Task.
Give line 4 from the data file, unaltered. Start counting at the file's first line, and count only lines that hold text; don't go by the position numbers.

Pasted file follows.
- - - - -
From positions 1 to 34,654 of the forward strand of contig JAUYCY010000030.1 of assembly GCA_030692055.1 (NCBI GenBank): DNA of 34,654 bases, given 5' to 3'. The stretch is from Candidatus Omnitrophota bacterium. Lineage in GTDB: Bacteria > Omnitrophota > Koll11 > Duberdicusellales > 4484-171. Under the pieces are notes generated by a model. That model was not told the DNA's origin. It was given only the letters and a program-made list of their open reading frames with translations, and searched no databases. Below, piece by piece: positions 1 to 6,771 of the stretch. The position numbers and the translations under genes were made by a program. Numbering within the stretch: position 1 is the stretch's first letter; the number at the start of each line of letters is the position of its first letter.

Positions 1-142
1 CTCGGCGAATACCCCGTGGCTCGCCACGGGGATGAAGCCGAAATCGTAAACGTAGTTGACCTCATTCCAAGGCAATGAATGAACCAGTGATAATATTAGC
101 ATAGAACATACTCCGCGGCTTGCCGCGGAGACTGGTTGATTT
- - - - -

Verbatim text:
101 ATAGAACATACTCCGCGGCTTGCCGCGGAGACTGGTTGATTT